Former Cheil Australia boss hits out at ‘oppressive’ work culture in Korea

The former boss of the Australian office of Korean agency network Cheil has criticised the “oppressive” work culture in Korea, commenting beneath a story that mentions a Cheil initiative to prevent suicide in Seoul.

In Korea, there are “dormitories in workplaces so once you are too tired, you don’t go home you simply sleep at the office and start again when you wake up,” Tony Simms, the former boss of Cheil Australia commented yesterday on a story about a presentation the agency is to give at the Mumbrella 360 conference in Sydney next month.

“Oppressive management training where senior managers are loaded up with overnight projects then filmed in lectures the next morning where they are shamed if they are fall asleep,” he continued. Simms did not comment about Cheil directly, talking generally about working life in Korea.

“Junior staff are unable to go home until their senior does (regardless of finishing the tasks for the day) or they are seen as uncommitted to their job.”

“The ‘Bridge for life’ campaign is like applying a band aid to a gaping wound,” Simms wrote.

Cheil declined to comment.

However, Sam Kim, GM of Draftfcb’s Korean operation, responded to Simms’ observations, saying: “The comments are somewhat true, but there is background to this culture. Agency work culture in Korea is relatively liberated compared to other industry corporate cultures.”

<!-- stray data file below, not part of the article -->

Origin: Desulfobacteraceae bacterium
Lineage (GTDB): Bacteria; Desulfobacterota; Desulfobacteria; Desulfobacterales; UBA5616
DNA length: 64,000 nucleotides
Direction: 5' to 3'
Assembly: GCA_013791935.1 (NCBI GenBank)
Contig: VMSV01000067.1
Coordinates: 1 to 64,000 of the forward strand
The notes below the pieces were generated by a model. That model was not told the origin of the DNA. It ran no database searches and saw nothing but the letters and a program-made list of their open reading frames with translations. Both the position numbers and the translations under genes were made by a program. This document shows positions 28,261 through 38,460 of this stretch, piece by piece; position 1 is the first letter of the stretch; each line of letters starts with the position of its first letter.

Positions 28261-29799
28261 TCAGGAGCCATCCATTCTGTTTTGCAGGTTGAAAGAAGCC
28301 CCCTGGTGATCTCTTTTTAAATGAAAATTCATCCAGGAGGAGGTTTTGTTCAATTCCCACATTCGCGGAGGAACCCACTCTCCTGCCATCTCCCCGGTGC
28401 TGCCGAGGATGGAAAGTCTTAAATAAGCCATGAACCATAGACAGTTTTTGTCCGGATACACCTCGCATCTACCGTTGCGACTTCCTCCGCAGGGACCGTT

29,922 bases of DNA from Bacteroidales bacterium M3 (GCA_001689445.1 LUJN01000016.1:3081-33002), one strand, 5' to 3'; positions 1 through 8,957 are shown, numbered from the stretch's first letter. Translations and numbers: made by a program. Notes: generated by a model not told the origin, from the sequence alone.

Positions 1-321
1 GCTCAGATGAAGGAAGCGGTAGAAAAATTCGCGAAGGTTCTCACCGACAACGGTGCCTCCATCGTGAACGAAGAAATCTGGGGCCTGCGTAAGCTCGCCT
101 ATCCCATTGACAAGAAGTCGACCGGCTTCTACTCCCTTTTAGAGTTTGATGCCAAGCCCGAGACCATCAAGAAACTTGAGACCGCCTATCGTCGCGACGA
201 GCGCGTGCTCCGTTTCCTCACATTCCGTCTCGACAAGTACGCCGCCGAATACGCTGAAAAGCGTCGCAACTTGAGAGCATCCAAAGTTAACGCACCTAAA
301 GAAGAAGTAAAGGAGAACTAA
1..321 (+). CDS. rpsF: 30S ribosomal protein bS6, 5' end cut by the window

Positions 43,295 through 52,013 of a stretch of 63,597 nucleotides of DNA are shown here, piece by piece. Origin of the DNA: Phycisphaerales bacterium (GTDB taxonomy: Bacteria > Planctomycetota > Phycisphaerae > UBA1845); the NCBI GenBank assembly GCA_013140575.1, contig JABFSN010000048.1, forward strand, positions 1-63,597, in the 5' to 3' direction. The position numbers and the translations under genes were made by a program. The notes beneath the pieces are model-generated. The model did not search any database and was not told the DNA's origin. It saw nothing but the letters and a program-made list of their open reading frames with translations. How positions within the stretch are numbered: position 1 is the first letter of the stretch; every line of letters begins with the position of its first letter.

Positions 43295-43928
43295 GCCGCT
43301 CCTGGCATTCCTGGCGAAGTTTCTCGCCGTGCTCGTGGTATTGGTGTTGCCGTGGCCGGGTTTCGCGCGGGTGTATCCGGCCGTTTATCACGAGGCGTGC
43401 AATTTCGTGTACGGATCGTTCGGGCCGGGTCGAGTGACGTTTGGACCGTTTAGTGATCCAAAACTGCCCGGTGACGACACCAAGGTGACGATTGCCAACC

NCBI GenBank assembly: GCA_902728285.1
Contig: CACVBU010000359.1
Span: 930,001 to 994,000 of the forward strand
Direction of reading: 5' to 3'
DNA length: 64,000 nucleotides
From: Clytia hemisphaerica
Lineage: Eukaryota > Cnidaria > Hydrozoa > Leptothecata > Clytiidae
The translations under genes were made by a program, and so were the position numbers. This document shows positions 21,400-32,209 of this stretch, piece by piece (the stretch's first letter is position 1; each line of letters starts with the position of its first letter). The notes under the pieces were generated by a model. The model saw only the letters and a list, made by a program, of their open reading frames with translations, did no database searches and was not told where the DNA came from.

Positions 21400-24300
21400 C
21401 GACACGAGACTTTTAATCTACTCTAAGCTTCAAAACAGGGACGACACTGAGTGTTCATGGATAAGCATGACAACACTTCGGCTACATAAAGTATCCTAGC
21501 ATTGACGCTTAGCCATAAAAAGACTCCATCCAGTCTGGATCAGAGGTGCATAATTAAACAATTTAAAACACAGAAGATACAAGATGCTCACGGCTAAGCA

“It is still affected by the traditional Korean working culture that has been passed down for generations and based on Confucianism. Even though Korea has developed and diversified culturally, Confucianism still remains in many Koreans’ minds subconsciously, which in-turn affects numerous aspects of the professional environment.”

“Agency working culture in Seoul is metaphorically considered as a “convenience store” because we should be available 24/7 for clients’ requests. However, believe it or not, many Koreans still believe that Koreans’ indomitable working spirit is a result of the “Miracle on the Han River”. The miracle of the Han River is considered as a virtue of diligence,” he said.

Tony Simms was chief director at Cheil Australia for more than three and a half years from 2006 to 2009.

Tony SimmsHe has recently been without steady work, and has been waging a long campaign against ageism in Australia’s ad industry. In a one-man protest in an area of Sydney well known for marketing stunts, he wore a sandwich board that read: ‘Work wanted’. The stunt made the breakfast news.

Late last year, he wrote his LinkedIn profile in the form of an obituary, writing in his career summary (which has since been updated) that he “was diagnosed with a terminal condition called E; more commonly known as Experience”.

Simms’ comments come the week after a 24 year-old executive in China died of a heart attack, believed to be stress related.


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